Automating Obsidian with Tally

Table of Contents

Of course I'm going to try to automate an offline and local first application! Don't tell me you're surprised by that!

TL;DR: Yes, you can automate Obsidian, ish!

So, if you’ve been paying attention to my Twitter in the last few weeks, you’ll know that I’ve been playing with Obsidian. I like that it’s offline first, and my files are mine, because they’re .md files (markdown) and can be read by anything that can read markdown files (there are a lot).

But, y’all know I love my automations and conveniences, and if I’m going to move into a new app, I want to know what it can do, and if I can automate shit, how far can I take it?

Turns out pretty far, at least for my use case. Remember, this is my use case, and it’s going to be different for everyone.

Side Note on Cloud Storage + Obsidian

The great thing about Obsidian is that it’s offline and local-first. It doesn’t have to be hooked into a cloud at all. However, if you start your vault on your iPhone, it’ll save your vault into iCloud, and this is a problem. iCloud has native offloading, which basically means your computer will decide what files are downloaded onto your machine and what aren’t. In iCloud, you can “remove download” to save space, the same as you can in Google Drive, Box, OneDrive, and Dropbox. But, while the others allow “make available offline,” iCloud doesn’t. The problem with this is that if Obsidian can’t see the file (because iCloud has offloaded it), it thinks it’s been deleted or no longer exists and won’t show up in your navigation, and if you’ve linked that note anywhere, it’ll show as a page that’s not been created.

If you pop your Vaults into Google Drive, OneDrive, Box, or Dropbox on your computer, you won’t be able to open them on your phone by going to Files and finding them. There’s no option to “open in Obsidian” on iPhone. There are some apps that work on Android so you can open Vaults from their location into Obsidian though.

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    Obsidian Sync

    Obsidian Sync doesn’t care where your OG vault is, you pick the Vaults you want to Sync, and it’ll do it. Your Vaults don’t even have to be in the same cloud, let alone folder! For this reason, you can keep your Vault on your local machine if you want. Obsidian Sync allows you to sync up to 5 Vaults for $8/month/annual or $10/monthly. You can find more information on Obsidian Sync here.

    I already have Dropbox, OneDrive, Google Drive and iCloud Drive, but I wanted something totally removed from all of them to store Obsidian on. In May 2023, Box were offering 30GB for free, and while this might not sound like a lot, it’s never going to be filled by Obsidian. Markdown files are teeny, and I would be very surprised if I use 1GB any time soon!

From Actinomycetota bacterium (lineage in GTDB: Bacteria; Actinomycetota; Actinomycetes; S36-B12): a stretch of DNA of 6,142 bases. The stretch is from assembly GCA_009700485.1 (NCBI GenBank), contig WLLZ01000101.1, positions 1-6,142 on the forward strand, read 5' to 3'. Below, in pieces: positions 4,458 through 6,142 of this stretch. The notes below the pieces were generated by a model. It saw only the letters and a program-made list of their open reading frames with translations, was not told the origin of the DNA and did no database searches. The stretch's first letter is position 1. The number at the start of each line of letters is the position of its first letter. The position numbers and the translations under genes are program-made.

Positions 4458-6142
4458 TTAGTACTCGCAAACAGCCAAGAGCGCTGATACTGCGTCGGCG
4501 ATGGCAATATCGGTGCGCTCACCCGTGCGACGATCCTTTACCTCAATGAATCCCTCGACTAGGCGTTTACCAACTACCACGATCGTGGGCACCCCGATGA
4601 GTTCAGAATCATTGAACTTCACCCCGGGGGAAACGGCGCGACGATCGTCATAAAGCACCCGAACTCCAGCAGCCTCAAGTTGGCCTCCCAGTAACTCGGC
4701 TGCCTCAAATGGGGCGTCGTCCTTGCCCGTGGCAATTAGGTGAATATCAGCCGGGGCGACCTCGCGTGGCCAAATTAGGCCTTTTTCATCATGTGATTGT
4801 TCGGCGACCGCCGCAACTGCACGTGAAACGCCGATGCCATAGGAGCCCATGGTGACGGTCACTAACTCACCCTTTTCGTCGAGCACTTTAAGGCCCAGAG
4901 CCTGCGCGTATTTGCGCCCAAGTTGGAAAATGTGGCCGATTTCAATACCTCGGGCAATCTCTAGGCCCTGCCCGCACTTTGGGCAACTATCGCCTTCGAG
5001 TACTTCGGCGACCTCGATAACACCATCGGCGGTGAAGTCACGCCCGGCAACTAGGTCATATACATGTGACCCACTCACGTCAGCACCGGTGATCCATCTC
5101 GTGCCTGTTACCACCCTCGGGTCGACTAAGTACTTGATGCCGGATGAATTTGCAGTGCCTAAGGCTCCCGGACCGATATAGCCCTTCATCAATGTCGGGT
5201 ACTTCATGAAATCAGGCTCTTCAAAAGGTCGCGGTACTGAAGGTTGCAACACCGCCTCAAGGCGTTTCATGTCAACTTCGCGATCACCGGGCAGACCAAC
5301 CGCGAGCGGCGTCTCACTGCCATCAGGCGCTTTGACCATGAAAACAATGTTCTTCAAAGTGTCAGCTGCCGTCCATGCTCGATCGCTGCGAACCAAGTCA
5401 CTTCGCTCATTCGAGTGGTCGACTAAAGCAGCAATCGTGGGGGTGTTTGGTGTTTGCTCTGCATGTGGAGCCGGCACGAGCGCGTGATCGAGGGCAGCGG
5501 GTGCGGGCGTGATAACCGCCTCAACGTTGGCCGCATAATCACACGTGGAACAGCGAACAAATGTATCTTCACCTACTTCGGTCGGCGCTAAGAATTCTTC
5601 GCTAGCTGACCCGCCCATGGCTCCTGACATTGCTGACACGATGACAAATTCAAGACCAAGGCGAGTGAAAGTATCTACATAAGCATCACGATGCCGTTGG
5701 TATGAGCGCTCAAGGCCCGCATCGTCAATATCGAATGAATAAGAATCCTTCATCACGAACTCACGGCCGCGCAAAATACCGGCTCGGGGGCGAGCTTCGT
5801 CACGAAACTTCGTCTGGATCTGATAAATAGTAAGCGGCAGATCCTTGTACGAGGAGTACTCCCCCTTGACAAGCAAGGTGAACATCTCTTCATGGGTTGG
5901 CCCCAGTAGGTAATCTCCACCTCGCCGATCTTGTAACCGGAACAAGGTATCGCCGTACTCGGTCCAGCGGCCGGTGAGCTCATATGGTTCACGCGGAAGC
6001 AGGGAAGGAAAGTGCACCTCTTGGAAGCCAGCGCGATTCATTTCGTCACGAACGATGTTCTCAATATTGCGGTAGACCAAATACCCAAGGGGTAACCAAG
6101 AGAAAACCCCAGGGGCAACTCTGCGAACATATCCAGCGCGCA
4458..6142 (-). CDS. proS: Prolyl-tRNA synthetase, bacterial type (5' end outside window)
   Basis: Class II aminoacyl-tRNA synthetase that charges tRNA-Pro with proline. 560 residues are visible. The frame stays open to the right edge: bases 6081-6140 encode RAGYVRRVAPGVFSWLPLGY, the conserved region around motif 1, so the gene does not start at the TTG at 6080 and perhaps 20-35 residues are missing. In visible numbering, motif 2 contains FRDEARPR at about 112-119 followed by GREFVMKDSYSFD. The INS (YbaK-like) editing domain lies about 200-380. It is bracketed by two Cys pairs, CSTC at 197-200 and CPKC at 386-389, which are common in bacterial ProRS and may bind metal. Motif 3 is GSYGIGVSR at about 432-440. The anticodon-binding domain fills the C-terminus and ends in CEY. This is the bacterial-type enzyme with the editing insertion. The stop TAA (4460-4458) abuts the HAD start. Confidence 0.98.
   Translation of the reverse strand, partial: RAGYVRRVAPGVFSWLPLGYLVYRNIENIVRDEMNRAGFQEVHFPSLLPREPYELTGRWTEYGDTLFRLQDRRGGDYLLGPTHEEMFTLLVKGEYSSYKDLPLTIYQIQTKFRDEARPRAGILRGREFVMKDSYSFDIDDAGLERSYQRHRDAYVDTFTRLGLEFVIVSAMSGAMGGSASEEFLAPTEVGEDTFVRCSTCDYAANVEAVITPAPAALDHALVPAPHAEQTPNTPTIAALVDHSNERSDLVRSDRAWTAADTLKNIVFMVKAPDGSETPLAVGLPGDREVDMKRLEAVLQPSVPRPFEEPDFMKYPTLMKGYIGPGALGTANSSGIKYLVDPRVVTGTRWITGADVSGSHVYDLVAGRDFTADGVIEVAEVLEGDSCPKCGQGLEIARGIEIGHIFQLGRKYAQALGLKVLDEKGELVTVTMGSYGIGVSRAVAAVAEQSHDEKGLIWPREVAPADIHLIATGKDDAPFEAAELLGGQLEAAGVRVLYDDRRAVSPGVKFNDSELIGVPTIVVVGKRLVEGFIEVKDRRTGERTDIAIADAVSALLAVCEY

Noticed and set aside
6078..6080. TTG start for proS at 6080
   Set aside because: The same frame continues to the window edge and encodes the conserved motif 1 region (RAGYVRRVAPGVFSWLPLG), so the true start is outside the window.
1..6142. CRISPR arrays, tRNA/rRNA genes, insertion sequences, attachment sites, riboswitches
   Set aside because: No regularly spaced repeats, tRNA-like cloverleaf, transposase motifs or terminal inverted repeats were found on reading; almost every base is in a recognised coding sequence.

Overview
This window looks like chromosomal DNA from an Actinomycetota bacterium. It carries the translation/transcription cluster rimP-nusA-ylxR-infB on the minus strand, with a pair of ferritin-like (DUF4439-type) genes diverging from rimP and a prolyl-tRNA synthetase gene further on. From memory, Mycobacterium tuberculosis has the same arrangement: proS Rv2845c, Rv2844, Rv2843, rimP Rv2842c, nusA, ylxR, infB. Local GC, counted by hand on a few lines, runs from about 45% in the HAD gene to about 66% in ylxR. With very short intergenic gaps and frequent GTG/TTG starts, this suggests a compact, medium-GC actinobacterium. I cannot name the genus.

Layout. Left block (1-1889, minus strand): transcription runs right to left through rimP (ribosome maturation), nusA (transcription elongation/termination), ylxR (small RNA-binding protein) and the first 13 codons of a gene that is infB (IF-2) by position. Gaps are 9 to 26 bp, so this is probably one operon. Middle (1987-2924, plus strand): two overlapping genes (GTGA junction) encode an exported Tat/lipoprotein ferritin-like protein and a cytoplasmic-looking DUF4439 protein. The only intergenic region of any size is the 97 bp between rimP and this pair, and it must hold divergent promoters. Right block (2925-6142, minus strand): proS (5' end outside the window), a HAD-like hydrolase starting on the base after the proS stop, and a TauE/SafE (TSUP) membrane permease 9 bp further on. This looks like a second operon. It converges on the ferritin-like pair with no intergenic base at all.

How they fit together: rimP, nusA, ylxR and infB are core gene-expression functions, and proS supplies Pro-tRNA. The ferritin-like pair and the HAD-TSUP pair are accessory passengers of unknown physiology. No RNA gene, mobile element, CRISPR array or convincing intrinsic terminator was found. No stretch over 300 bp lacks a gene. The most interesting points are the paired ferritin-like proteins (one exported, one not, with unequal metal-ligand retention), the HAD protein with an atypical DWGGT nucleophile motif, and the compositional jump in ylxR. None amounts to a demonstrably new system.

My Use Case: all my Obsidian Vaults are on Box (there are 6 in total), and Obsidian Sync has 2 hooked into it. My Obsidian folder on Box on my MacBook is set to “make available offline.” Again, the folder and files are super small, so I’m not worried about having it on my Mac all the time.

    Automation Caveats

    This process is 95% automated, but there are a few steps that have to be done manually. There’s no way to automate them, at least, not that I’ve found. We work with what we have. There may be a way to do this with Alfred or Apple Shortcuts, I’ve just not worked it out yet (although I have both).

    If you want your Vault to be 100% off-grid, you can still use this process, but you’ll have to manually move the file into your Obsidian Vault folder and out of whatever cloud service you use to create it.

    This process needs some kind of online cloud storage to work.

    Tools Used in this Process

    Actual tools

    • Obsidian (which should be a given). I will point out that I have Obsidian Sync as well. Box – this is my online storage of choice. You can use anything except iCloud Drive (as I explained above).
    • Zapier – you could potentially use Make for this. I have both, but Zapier was already open in my browser, so I used it! I would assume you can use Make, but as it’s up and running in Zapier, I’ve not tested it (so I could be talking outta my ass).
    • Tally – this is the form that I use in my content process. This was previously hooked up to ClickUp + Notion, and now it’s feeding into Obsidian – no really!

    Obsidian Plugins 

    • There are no Obsidian Plugins necessary for this workflow

    Getting Content Ideas into Obsidian